The role of eye movement pattern and global-local information processing abilities in isolated English word reading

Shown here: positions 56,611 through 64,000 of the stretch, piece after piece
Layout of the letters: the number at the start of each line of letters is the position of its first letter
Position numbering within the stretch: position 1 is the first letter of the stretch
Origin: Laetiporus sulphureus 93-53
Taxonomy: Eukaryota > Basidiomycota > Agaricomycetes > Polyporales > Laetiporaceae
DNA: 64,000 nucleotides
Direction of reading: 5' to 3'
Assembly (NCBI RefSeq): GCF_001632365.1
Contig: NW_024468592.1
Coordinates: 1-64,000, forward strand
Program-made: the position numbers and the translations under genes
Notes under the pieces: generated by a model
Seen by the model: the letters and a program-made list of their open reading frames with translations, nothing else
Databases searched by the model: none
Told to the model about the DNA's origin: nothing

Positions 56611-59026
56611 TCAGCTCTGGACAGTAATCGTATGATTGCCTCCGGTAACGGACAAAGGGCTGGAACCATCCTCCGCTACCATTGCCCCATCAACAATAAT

In isolated word reading, readers have the best performance when fixating between the beginning and center of a word, i.e., the optimal viewing position (OVP). Also, perceptual expertise literature suggests that both global and local processing are important for visual stimulus recognition. Here we showed that in lexical decision, higher similarity to an eye movement pattern that focused at the OVP and better local processing ability predicted faster response time (RT), in addition to verbal working memory and lexical knowledge. Also, this eye movement pattern was associated with longer RT in naming isolated single letters, suggesting conflicting visual abilities required for identifying isolated letters and letter strings. In contrast, word and pseudoword naming RT, and lexical decision and naming accuracy, were predicted by lexical knowledge but not eye movement pattern or global-local processing abilities. Thus, visual processing abilities are important factors accounting for isolated word reading fluency not involving naming.